A gigantic installation work by Tomás Saraceno, entitled “in orbit,” was just assembled last week in the Kunstsammlung Nordrhein-Westfalen in Germany. At a height of more than 20 meters above the piazza of the K21 Ständehaus, Saraceno has suspended a net construction within which visitors can move, apparently weightlessly. Saraceno’s net construction, which is accessible on three levels, resembles a cloud landscape: those bold enough to clamber high into the web set beneath the glass cupola perceive the museum visitors far below them from the lofty heights as tiny figures in a model world. The installation will be up until September 7th. More images and architects’ description after the break.
In an industrial section of Düsseldorf squats a relatively unremarkable yellow-tiled modernist-looking building. It looks like the sort of building that went up in the post-war reconstruction (the city was bombed nearly flat in night raids during WWII).
The building, however, betrays obvious categorizations. At first glance it seems easy to place on an historical continuum. But just as it could be from the fifties or sixties, it could just as easily be from the twenties or thirties. It may have miraculously survived the RAF’s gasoline bombs. Post-raid aerial survey photos would always reveal those few exclamation points of untouched buildings dotting the monochromatic wastes. Could this be one of those survivors? Is this why it looks so special sitting amidst the other unremarkable buildings of Mintropstrasse? Or maybe it’s the mere fact of the photograph that makes it special.
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Two overarching factors feed into the overarching principle of urban design: the vicinity of the terrain to a traffic-intensive street axis and the western railway line and the requirement for a high density of the resulting building. In response, Delugan Meissl Associated Architects, which won the competition for this urban master plan, characterized the new interpretation of the historic district as a compact block structure, which will enter into a dialogue with their environment and be well-connected with the surrounding urban fabric and its functional characteristics. More images and architects’ description after the break.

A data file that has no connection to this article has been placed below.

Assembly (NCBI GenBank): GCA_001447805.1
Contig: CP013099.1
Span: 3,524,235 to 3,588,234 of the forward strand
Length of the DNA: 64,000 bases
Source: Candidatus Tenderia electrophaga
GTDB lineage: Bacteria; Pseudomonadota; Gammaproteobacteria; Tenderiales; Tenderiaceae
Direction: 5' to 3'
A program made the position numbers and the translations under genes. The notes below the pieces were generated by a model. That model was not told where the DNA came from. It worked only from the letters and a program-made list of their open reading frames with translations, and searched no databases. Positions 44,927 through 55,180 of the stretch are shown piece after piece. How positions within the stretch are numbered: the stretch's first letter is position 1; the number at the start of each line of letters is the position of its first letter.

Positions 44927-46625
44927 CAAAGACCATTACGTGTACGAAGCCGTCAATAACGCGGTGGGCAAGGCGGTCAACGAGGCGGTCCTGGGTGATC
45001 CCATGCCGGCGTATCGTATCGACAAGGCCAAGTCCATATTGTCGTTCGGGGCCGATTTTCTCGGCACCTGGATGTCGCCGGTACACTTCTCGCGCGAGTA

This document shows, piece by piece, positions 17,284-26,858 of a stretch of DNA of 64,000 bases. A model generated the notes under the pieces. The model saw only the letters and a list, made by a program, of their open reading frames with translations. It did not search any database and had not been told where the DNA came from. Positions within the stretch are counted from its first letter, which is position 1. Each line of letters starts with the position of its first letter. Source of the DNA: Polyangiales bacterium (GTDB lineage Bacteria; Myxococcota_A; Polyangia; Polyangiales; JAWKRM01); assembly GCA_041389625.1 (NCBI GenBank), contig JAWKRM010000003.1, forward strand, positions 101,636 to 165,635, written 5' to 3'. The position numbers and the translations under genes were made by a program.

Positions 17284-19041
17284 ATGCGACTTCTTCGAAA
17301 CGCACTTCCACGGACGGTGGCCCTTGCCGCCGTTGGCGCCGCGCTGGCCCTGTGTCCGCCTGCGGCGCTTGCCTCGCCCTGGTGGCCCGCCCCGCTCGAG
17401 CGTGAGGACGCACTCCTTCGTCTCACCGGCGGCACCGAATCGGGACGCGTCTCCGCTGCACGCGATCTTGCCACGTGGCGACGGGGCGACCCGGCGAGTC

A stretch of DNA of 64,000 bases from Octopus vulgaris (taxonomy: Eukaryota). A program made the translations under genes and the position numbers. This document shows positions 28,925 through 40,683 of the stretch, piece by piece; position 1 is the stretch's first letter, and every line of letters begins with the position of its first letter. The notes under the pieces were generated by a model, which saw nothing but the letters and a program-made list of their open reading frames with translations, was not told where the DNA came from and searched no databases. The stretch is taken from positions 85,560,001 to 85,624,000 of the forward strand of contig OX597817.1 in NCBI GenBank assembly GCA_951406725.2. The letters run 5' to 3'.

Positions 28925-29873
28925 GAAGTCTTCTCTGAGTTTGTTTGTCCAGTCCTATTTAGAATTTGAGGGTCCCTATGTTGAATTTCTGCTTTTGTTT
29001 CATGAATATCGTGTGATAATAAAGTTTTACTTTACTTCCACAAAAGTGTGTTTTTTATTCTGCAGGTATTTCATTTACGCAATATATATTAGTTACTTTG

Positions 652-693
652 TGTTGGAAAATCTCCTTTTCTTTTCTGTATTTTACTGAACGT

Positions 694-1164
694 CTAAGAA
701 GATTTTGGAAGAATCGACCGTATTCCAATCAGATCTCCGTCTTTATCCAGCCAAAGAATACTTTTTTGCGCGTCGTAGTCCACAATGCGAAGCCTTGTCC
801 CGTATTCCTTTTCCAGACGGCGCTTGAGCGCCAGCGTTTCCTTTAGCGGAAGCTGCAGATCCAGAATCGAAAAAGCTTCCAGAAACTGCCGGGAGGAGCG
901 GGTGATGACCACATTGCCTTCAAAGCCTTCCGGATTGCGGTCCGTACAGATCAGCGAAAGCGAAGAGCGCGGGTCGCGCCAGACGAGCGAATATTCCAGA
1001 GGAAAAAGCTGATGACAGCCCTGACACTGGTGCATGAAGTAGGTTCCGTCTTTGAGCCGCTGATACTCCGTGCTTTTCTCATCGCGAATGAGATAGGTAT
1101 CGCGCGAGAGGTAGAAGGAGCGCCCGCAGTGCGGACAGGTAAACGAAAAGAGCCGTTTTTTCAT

In a three-level peer review process that resulted in two first-prize winners, an urban planning concept was developed by J. MAYER H. Architects for the area of what was once the post office on Erkrather Strasse. The so-called “Quartier M” is to serve as the future link between the Hauptbahnhof central station and Tanzhaus NRW/Capitol, becoming a lively city quarter for living and working. In addition to offices and a hotel, the trend-setting urban design also provides for both privately financed and government subsidized public housing. Other plans include space for a day care center for children and service providers for the quarter. More images and architects’ description after the break.
Several hundred guests joined Daniel Libeskind in a ceremony last Friday as he laid the foundation stone of the Kö-Bogen building along with Dusseldorf’s Lord Mayor Dirk Elbers, investor Kurt Zech of Zech Group, and project developer Stefan H. Muehling. The stainless steel foundation stone, designed by Libeskind, will be visibly integrated into the facade of the building.
The new 432,300 sqf mixed use building is scheduled for completion in 2013 will house both office and retail space in downtown Dusseldorf. The design of Kö-Bogen intends to naturally blend landscape into the building space through geometry, permeated cuts in the facade, the green courtyards, and green roof system. All of these elements are ‘part of a new environment that bridges urban space with park space’.